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All About Parsley Tea

You might be familiar with parsley as a culinary herb, but you may not have heard of parsley tea. This herbal drink is easy to make at home and can be beneficial  for your health. 

Parsley tea is an herbal tisane made from the parsley plant, or Petroselinum Crispum. Parsley tea has a grassy flavor and is ingested for its medicinal qualities like its high number of antioxidants, its anti-inflammatory properties, and its benefits to the excretory system. 

Parsley tea is simple to prepare whether you brew it on its own or add parsley to an herbal tea blend. Read on to learn more about parsley tea and the health benefits of drinking it. 

What Is Parsley Tea?

Parsley isn’t necessarily the herb that most people think of when they think of herbal tea. However, this common kitchen herb offers many health advantages on the same level as more common tea herbs like mint and lavender. 

Parsley, also known as Petroselinum crispum, is a culinary herb that comes from the Mediterranean region of Europe. This subtle-tasting plant has been used for hundreds of years in both cooking applications and religious ceremonies.

Parsley on a wooden cutting board
Parsley is perfect on your plate or in your tea cup!

What Is Parsley Tea Made Of?

Parsley tea is technically a tisane, or a steeped beverage made by soaking plant material in boiling hot water that causes its essential oils and nutrients to seep out. Parsley tea can be brewed with either dried parsley or fresh parsley, but fresh parsley lends a better flavor and nutritional profile. 

What Does Parsley Tea Taste Like?

Parsley doesn’t have a strong flavor, and in tea parsley’s flavor can be described as grassy. Because its flavor is somewhat neutral, it is used both for its flavor and for its color to add a bright green pop of color to any otherwise bland-looking dish. 

Adding parsley to common cooked dishes is a way to increase the dish’s nutritional value without adding a strong vegetable flavor to the meal. 

Health Benefits of Parsley Tea

Parsley tea is consumed more for its medicinal properties than it is for its flavor. There are many health advantages to including parsley tea as a part of your regular diet. These are some of the health benefits that are associated with drinking parsley tea: 

  • Urinary tract health: In science trials, parsley has been shown to increase urine volume, increase urinary acidity, and decrease the calcium in urine. Further studies are needed, but there’s some evidence that regularly eating parsley can help aid with kidney stones and other urinary disorders.
  • Cancer-fighting antioxidants: Parsley is full of antioxidants and Vitamin C, nutrients that can help prevent the progression of degenerative diseases such as cancer, heart disease, and stroke.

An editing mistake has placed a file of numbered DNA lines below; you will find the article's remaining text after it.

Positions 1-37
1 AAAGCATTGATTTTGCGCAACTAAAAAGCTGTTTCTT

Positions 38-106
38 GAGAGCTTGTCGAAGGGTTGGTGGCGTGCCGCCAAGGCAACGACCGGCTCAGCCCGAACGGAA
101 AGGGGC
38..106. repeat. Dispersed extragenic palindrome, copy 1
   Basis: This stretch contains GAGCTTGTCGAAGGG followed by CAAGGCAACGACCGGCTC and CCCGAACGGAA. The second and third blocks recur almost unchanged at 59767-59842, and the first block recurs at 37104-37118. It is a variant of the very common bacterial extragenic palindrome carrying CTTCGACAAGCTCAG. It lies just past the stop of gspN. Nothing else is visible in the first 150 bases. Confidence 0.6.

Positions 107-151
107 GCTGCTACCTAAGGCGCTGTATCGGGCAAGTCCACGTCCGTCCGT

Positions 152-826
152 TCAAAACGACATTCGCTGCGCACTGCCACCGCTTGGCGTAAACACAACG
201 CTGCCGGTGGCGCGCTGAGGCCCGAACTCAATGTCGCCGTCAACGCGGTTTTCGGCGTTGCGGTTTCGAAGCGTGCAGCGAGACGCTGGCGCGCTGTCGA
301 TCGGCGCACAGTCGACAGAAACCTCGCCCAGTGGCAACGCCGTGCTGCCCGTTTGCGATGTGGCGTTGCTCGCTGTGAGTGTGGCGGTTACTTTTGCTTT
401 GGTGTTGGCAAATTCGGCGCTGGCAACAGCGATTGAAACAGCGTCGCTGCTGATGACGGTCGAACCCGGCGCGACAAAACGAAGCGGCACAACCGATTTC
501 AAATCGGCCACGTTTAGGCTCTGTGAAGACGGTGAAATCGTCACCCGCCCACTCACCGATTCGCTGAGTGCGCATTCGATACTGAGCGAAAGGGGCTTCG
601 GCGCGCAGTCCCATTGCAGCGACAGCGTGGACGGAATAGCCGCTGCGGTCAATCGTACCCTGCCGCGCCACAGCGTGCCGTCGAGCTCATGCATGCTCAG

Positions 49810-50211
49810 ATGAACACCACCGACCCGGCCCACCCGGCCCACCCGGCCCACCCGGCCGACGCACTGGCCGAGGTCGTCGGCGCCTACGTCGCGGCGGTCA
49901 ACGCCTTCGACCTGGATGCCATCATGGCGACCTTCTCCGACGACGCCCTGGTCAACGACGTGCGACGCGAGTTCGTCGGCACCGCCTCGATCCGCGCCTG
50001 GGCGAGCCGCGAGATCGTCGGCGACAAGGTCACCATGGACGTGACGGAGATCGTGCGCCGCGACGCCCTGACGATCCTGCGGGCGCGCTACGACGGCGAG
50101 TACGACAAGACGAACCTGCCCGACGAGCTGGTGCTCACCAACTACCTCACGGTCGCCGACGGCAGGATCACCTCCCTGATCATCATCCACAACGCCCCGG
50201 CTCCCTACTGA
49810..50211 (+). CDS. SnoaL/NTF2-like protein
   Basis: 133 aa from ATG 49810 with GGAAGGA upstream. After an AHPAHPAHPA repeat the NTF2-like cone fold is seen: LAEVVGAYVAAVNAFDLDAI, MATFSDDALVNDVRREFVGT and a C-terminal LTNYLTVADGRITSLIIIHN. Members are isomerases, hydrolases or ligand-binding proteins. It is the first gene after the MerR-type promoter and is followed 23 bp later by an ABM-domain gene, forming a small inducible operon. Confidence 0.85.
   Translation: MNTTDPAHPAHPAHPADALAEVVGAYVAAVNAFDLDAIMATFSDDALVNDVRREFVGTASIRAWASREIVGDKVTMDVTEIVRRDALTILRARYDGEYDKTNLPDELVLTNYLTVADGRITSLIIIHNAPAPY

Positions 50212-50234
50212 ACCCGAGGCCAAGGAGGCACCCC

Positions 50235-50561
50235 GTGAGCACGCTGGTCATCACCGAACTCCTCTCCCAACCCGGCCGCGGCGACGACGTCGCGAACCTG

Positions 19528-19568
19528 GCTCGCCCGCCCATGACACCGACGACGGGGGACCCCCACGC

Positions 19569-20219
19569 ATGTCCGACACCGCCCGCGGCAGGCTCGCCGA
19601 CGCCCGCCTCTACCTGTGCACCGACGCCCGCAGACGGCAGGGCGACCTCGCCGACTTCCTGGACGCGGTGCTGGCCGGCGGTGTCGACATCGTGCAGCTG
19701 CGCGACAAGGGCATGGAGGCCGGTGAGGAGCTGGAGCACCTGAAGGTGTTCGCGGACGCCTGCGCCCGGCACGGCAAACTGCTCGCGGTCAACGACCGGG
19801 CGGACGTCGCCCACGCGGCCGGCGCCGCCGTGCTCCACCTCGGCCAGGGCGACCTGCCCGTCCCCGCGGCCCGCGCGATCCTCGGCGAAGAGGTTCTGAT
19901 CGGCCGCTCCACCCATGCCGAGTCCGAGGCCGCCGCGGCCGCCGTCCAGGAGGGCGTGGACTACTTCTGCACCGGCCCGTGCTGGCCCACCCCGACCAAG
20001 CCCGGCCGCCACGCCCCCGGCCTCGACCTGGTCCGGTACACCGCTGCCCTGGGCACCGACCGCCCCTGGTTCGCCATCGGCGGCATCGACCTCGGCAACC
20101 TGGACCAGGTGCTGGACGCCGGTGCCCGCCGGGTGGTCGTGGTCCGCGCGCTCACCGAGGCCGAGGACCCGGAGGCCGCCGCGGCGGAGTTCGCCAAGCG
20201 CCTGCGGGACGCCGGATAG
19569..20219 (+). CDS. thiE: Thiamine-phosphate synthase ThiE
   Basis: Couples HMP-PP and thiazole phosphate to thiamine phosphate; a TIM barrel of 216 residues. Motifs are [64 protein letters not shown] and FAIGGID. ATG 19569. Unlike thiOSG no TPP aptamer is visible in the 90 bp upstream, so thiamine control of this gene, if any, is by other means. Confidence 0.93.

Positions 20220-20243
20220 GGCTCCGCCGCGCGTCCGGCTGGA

• Menstrual health: Parsley contains two major compounds – myristicin and apiole – that are associated with the regulation of estrogen production and hormonal balance.
  • Better breath: Parsley has natural aromatic oils that can help freshen your breath and make it smell more pleasant. Parsley also contains large amounts of chlorophyll, a compound that acts as a natural antibacterial to destroy oral bacteria that cause bad breath. 

Along with providing the above health advantages, parsley tea also helps you inject a dose of vegetables into your daily diet. Even if you don’t like the taste of parsley on its own, you can still drink parsley tea as part of an herbal tea blend. 

Parsley on a slate board for cooking or parsley tisanes
Parsley is a versatile herb with many uses around the kitchen.

How to Prepare Parsley Tea

Making fresh parsley tea at home is as simple as gathering a pot, a heat source, and a bunch of fresh parsley. Here’s a method you can follow for preparing parsley tea: 

  • Prepare the parsley. Once you have a bunch of parsley, it’ll need to be prepared before you can use it for tea. Rinse the parsley under running water to remove any dirt or debris left over from harvest. Remove the leaves from the parsley stems, then discard the stems and chop the parsley leaves up coarsely until you have 1/4 cup of leaves.
  • Steep the parsley. Boil a teapot’s worth of water over medium-high heat. As soon as the water is heated through, place the chopped parsley leaves in the water and cover. Allow the tea leaves to steep in the boiling water for at least five minutes. 
  • Serve the tea. Once the tea has been steeped, strain the tea to remove any leftover parsley leaves and serve the tea with lemon and honey. Since parsley tea can be somewhat grassy and bitter, adding lemon and honey can make it more pleasant to drink.

And there you have it! If you don’t have fresh parsley, the same method can be followed by placing dried parsley in a tea infuser and allowing it to steep that way.  

Parsley can be used fresh or dehydrated
Parsley can be used fresh or dehydrated!

Can You Grow Parsley Tea?

Like many other tea herbs, parsley is an easy plant to grow at home in either a garden plot or a container like a pot. Parsley can be bought as a seedling and transplanted, or grown from seed. Keep in mind that the germination rate for parsley seed tends to be low compared to other plants, so you’ll need to oversow to get a good crop if you’re growing it at home. 

Parsley Is a Versatile Tea Herb

Parsley tea is a good way to use up your excess parsley if you already have some in the herb garden. However, if you haven’t planted any yet, planting parsley for a tea garden will also allow you to use parsley for cooking in savory dishes too. This makes it one of the most versatile tea plants you can use in the kitchen. 

parsley tea on a slate board
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